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With peppermints you're not my prince: aroma modulates self-other integration.

Sellaro R, Hommel B, Rossi Paccani C, Colzato LS - Atten Percept Psychophys (2015)

Bottom Line: Results showed that both aromas modulated the size of the JSE, although they had a dissociable effect on reaction times (RTs) and percentage of errors (PEs).Whilst the JSE in RTs was found to be less pronounced in the peppermint group, compared to the lavender and no-aroma groups, the JSE in PEs was significantly more pronounced in the lavender group, compared to the peppermint and no-aroma group.These results are consistent with the emerging literature suggesting that the degree of self-other integration does not reflect a trait but a particular cognitive state, which can be biased towards excluding or integrating the other in one's self-representation.

View Article: PubMed Central - PubMed

Affiliation: Institute for Psychological Research and Leiden Institute for Brain and Cognition, Leiden University, Leiden, The Netherlands. r.sellaro@fsw.leidenuniv.nl.

ABSTRACT
Recent studies showed that self-other integration, as indexed by the joint Simon effect (JSE), can be modulated by biasing participants towards particular (integrative vs. exclusive) cognitive-control states. Interestingly, there is evidence suggesting that such control states can be induced by particular odors: stimulating odors (e.g., peppermint aroma) seem to induce a more focused, exclusive state; relaxing odors (e.g., lavender aroma) are thought to induce a broader, more integrative state. In the present study, we tested the possible impact of peppermint and lavender aromas on self-other integration. Pairs of participants performed the joint Simon task in an either peppermint- or lavender-scented testing room. Results showed that both aromas modulated the size of the JSE, although they had a dissociable effect on reaction times (RTs) and percentage of errors (PEs). Whilst the JSE in RTs was found to be less pronounced in the peppermint group, compared to the lavender and no-aroma groups, the JSE in PEs was significantly more pronounced in the lavender group, compared to the peppermint and no-aroma group. These results are consistent with the emerging literature suggesting that the degree of self-other integration does not reflect a trait but a particular cognitive state, which can be biased towards excluding or integrating the other in one's self-representation.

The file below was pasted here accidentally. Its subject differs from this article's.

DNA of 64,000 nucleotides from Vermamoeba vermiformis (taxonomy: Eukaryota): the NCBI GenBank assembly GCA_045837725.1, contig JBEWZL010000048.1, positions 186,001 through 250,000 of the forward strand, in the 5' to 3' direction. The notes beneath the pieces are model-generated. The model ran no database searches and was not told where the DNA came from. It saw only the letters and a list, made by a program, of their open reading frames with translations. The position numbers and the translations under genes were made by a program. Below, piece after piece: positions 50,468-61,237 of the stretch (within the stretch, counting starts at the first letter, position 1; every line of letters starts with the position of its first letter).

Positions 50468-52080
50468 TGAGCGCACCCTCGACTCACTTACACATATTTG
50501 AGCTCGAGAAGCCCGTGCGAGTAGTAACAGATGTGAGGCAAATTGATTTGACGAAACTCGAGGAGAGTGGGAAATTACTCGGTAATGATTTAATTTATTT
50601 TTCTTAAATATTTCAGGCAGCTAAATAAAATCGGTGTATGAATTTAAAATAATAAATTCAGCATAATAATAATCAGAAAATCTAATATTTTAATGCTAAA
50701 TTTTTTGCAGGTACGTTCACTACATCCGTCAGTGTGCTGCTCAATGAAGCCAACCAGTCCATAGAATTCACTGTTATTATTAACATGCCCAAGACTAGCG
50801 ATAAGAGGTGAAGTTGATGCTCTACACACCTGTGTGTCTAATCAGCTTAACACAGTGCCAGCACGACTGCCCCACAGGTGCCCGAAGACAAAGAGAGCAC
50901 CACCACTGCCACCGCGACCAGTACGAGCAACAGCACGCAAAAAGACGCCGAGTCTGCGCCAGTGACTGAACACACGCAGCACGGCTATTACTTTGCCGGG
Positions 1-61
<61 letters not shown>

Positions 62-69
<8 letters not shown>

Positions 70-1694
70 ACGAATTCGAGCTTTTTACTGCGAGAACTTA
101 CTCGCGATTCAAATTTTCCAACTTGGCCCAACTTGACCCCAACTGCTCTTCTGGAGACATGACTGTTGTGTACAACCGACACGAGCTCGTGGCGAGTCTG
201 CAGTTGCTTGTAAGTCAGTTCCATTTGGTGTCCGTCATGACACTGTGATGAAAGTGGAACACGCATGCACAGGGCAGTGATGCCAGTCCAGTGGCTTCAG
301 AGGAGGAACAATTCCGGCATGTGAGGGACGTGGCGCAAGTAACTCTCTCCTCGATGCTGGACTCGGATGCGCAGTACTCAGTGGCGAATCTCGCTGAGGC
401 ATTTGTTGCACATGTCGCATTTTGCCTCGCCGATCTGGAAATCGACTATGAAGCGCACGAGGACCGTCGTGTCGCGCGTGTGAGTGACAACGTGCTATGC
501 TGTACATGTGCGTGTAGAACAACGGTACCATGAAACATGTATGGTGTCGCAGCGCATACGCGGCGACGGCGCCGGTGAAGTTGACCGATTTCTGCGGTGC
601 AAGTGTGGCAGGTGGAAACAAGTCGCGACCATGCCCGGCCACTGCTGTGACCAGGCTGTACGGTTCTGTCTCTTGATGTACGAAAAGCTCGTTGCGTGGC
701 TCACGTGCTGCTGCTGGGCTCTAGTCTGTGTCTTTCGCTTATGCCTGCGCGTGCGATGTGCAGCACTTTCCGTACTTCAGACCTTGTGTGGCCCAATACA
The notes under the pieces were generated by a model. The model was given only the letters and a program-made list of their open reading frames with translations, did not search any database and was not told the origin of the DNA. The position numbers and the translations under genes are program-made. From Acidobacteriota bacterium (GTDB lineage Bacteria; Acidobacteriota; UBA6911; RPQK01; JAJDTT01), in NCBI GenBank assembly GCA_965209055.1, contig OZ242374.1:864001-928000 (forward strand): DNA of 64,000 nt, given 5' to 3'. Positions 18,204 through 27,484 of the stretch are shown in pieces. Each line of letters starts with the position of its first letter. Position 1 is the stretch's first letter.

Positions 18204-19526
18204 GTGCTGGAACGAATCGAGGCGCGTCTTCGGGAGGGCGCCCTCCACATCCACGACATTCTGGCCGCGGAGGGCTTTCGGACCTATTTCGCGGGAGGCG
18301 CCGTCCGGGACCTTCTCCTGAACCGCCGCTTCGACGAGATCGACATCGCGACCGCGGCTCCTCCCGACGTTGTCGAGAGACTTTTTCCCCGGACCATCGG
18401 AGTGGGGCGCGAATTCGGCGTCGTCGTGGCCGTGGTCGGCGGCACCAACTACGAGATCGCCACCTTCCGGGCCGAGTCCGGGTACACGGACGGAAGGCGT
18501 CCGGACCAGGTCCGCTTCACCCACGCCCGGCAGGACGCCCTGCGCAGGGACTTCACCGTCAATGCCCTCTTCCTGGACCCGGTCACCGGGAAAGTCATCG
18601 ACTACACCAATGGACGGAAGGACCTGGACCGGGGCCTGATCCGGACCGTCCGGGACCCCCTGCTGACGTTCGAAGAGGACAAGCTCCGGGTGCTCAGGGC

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Experiment 2 (two-choice Simon task): Mean correct reaction times (RTs; panel a) and percentage of errors (PEs; panel b) as a function of group (lavender, peppermint, and control) and spatial stimulus-response (S-R) correspondence. Error bars show standard errors of the means
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Fig2: Experiment 2 (two-choice Simon task): Mean correct reaction times (RTs; panel a) and percentage of errors (PEs; panel b) as a function of group (lavender, peppermint, and control) and spatial stimulus-response (S-R) correspondence. Error bars show standard errors of the means

Mentions: The RT and PE analyses revealed significant main effects of Correspondence, F(1,69) = 190.014, p < .0001, MSE=212.42, η2p=0.73 (RT), F(1,69) = 44.525, p < .0001, MSE=11.09, η2p=0.39 (PE). Participants were faster and produced less errors on corresponding (378 ms and 3.4 %, respectively) than on noncorresponding (411 ms and 7.1 %) trials. Importantly, neither the main effects of Aroma Group nor the interactions involving Correspondence and Aroma Group were significant, Fs≤1.52, ps≥.23 (see Fig. 2, panels A and B).Fig. 2